Sadness. That's what I was feeling when the end credits began to roll. A profound sense of sadness and maybe even a little guilt. Now, I know that I have no reason to feel guilty. Nobody presented in "White Man's Curse" has anything to do with me. The sins of generations long dead are their own. And yet... that slight pang of guilt was no less powerful. Perhaps that's a good thing. A reminder and guide for my own future actions, thoughts and in-actions. Going back to my original introduction to this write-up however, my sadness was definitely overpowering. I believe that's the point of this short film - above all else. To conjure up feelings we generally try and avoid. Peter Duncanson, who wrote this film, has found an excellent way to incite and ride these feelings. The factual truth behind the origins of that dreaded "N" word don't really matter. It's the journey the film briefly takes on that's important...
...and that's just it. Creative license as a vehicle for emotions is key. Empathy. Rage and yes, even sadness and guilt - all make for a great film so long as these emotions are legitimately happened on... because of the film itself. Writers spend their days crafting stories with the sole intention of an emotional response. To do it with history, fact or fiction makes things all the better. Especially with that horrible feeling we call guilt. When you see it onscreen, and realize that save the proverbial split hair, this is how things were... it opens the doors to the emotions you don't want. Because it was real. This stuff happened. What on earth were people thinking?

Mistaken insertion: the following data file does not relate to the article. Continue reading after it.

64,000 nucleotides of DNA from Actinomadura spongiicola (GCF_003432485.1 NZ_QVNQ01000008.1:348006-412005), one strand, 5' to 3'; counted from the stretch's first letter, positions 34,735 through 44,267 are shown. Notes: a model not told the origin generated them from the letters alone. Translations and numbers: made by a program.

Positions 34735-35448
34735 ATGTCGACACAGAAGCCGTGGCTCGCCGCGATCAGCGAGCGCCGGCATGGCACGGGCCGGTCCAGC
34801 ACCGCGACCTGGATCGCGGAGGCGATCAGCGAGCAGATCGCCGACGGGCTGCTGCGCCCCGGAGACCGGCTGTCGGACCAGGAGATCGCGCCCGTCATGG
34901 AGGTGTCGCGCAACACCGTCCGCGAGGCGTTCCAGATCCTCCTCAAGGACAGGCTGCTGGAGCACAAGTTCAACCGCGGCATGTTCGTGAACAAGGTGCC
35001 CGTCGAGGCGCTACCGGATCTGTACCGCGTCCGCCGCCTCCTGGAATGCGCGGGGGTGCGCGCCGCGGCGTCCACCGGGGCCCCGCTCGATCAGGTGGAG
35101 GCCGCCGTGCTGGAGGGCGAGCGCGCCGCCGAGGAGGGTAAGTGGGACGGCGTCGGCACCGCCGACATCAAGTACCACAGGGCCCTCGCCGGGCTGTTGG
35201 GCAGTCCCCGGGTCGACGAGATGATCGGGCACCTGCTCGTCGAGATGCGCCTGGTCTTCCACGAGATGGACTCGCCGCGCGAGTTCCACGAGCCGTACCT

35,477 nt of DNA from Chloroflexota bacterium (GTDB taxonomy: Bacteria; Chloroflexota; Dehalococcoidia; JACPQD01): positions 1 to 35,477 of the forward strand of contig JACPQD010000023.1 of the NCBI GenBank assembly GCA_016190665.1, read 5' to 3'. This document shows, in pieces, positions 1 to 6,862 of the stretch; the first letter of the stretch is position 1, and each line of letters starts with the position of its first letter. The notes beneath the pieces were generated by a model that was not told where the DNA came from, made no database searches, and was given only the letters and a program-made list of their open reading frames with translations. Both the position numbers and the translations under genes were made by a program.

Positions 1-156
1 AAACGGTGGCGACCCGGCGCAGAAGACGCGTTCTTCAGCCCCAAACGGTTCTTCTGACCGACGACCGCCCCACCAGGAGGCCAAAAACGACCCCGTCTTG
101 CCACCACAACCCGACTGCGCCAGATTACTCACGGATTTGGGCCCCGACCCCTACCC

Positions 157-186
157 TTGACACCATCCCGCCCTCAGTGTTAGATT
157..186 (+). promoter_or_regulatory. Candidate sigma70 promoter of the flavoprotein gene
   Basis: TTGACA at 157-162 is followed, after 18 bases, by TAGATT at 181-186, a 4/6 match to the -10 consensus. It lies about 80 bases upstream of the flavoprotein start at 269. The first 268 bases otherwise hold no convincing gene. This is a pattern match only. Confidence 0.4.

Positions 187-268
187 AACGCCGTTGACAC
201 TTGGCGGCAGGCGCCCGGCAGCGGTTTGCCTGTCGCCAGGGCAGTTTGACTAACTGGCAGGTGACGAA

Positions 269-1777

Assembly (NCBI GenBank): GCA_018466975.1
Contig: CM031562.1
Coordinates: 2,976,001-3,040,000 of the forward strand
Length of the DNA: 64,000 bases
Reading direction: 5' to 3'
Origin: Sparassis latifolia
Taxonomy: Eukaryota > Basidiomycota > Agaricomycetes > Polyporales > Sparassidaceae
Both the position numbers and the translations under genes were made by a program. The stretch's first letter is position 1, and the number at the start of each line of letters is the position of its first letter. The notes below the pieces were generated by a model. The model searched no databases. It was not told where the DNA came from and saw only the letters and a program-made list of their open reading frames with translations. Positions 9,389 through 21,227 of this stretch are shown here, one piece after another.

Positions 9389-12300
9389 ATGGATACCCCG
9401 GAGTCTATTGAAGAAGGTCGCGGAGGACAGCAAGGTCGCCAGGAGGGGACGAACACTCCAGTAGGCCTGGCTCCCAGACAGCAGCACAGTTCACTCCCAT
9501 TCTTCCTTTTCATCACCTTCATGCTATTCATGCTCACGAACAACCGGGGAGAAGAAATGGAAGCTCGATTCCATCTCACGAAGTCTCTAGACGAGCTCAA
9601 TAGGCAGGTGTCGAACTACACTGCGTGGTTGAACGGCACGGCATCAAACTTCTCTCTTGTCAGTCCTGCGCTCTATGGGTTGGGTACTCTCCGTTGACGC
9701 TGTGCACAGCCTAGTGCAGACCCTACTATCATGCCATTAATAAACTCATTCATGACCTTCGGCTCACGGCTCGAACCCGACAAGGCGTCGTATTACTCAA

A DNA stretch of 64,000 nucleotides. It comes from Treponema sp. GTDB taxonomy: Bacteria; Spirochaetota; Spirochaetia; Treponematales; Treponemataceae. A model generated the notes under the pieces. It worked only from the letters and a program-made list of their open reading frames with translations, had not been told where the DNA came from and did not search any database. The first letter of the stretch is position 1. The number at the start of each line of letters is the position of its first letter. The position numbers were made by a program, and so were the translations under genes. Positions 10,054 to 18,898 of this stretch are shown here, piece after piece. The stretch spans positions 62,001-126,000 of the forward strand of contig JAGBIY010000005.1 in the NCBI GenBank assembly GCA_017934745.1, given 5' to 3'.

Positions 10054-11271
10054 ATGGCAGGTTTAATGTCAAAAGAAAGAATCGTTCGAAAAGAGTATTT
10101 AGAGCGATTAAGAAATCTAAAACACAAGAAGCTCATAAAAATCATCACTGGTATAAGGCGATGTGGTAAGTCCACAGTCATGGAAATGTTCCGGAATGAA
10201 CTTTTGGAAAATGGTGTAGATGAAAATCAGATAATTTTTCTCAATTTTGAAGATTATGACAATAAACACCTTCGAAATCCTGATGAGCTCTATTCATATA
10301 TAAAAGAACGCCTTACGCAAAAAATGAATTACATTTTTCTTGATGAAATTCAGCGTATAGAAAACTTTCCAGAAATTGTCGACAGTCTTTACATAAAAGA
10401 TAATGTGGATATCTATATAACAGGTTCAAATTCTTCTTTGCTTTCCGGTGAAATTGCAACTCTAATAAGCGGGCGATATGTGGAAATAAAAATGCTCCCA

Making "White Man's Curse" even more potent? The fact this behavior still continues. Now. Today. Sometimes it may be unintentional but usually, it's fully grasped and understood. This very idea makes people like me cringe - and adds that extra little kick to this particular short film.
Director D.T. Sheridan pulls no punches. There's no soft stepping around the content presented, and no preface to warn. This is a dialog driven, graphic film. It's also handled and put together really well. The entertainment value for it's viewers is definitely present. This isn't a documentary - yet the message it whispers is documentary clear - as Peter Duncanson and Zadie Walker fit the bill with their chilling performances perfectly. Chilling in the matter-of-fact sort of way that adds credibility to their performances.
The other thing I noticed was the brilliant transition between the time periods. What a great touch! I also happened to notice the wrap-around part of the narrative, right at the start of the film. Some may miss it, but once you see it... you see it. What am I referencing? The placement and use of the "N" word at the start of the film - as one unhappy man leaves a store. It's the little things that really make a film entertaining. Right?
In the end, "White Man's Curse" does the trick. It makes you think. Well... it made me think. At the end of the day, for such a quick film, it definitely left it's mark. A solid four stars in my opinion. Well done.